Online Shopping Complaints Have Risen During Pandemic

ALBANY – The New York State Division of Consumer Protection (DCP) is alerting consumers to a rise in online shopping complaints as the COVID-19 pandemic continues. According to Federal Trade Commission (FTC) data, online shopping complaint trends continue their upward trajectory. The FTC reports that during April and May 2020, more people reported issues with online shopping than any other months on record, with more than half never receiving the products they ordered.[1] Of the 84,000 Online Shopping and Negative Review complaints reported to the FTC in the second quarter of 2020, New Yorkers reported over 4,400 complaints and 75% resulted in monetary loss. [2],[3]

“As New York State continues it data-driven, phased in approach to reopening, many of us continue to stay at home as much as possible. Finding the items we need such as masks, gloves, or hand sanitizers may be difficult at our local stores, making online shopping more appealing,” said Secretary of State Rossana Rosado, who oversees the New York State Division of Consumer Protection. “Online shopping offers convenience and keeps us safe at home during these trying times, but we must be careful to whom we give our hard-earned money, especially online.”

Below are tips for New Yorkers to help keep protect your online purchases:

Know Your Rights:
The Federal Mail, Internet, or Telephone Order Merchandise Rule (the Mail Order Rule) of 1975, updated in 2014[4] to include online orders, applies to merchandise sold to consumers online, by mail or by phone. It states that your order must be delivered within 30 days unless otherwise stated. If there is a delay, you must be notified. If the company cannot reach you to obtain your consent to the delay, they must, without being asked, promptly refund all the money you paid for the unshipped merchandise.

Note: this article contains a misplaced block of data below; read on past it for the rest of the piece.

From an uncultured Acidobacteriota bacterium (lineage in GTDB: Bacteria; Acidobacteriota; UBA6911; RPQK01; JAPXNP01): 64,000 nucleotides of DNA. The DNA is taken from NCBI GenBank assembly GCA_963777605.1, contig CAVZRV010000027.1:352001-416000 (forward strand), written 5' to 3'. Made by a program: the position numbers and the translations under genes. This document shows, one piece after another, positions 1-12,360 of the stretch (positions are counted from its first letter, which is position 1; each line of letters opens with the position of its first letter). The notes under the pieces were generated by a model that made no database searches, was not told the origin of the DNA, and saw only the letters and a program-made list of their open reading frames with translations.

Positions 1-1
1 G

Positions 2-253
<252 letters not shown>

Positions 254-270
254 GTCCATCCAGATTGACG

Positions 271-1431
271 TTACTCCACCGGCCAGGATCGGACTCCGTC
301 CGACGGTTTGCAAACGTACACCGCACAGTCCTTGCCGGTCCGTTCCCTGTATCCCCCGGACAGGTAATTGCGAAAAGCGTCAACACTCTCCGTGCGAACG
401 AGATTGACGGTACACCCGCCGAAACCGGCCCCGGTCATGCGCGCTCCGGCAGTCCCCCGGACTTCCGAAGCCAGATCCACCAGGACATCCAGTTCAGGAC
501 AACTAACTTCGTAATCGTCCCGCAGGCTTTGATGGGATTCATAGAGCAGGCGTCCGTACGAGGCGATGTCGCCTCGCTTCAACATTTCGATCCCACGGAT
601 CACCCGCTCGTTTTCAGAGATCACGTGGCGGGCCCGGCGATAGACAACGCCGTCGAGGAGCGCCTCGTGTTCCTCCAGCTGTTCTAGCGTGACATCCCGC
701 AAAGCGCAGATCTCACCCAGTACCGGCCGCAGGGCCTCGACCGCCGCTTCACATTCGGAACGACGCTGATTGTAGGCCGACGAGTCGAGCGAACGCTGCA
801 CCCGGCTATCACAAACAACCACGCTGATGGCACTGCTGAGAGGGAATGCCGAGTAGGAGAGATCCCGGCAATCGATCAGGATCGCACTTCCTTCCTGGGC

Savvy Online Shopping Tips:

* Shop on trusted sites with retailers known to you. In the era of social media marketing and influencers, consumers are more exposed to sham businesses that advertise a premier product but only deliver a low quality version of the advertised item, if they deliver anything at all. Use caution on trusted sites that host items for third party sellers.

* Beware of third party vendors If redirected from a trusted site to a third party site, read the sellers policies, review ratings, read consumer comments and most importantly do a broad internet search before making your purchase. Trusted retailers who host third party sellers do not warranty their sales, thus you could get a substandard product or no product at all when you take the risk and purchase from an unknown third party vendor.

* Do your research if you want to try a new site or retailer. Performing a broad internet search will provide you with important feedback from other customers. Are there any reviews? How is the company responding to its customers? Read the comments within any social media advertisements. This will help you assess what to expect if something goes wrong.

* Read the product specifications. Online marketing is geared to get you to buy so it is important to understand the product you are purchasing and the terms of the sale to ensure you are getting what you want.

* Comparison shop. Search other websites to compare price, quality, return policies, delivery cost and speed. Buying the “cheapest” advertised price may cost you more when you factor in delivery charges in the short term or return policies in the long term.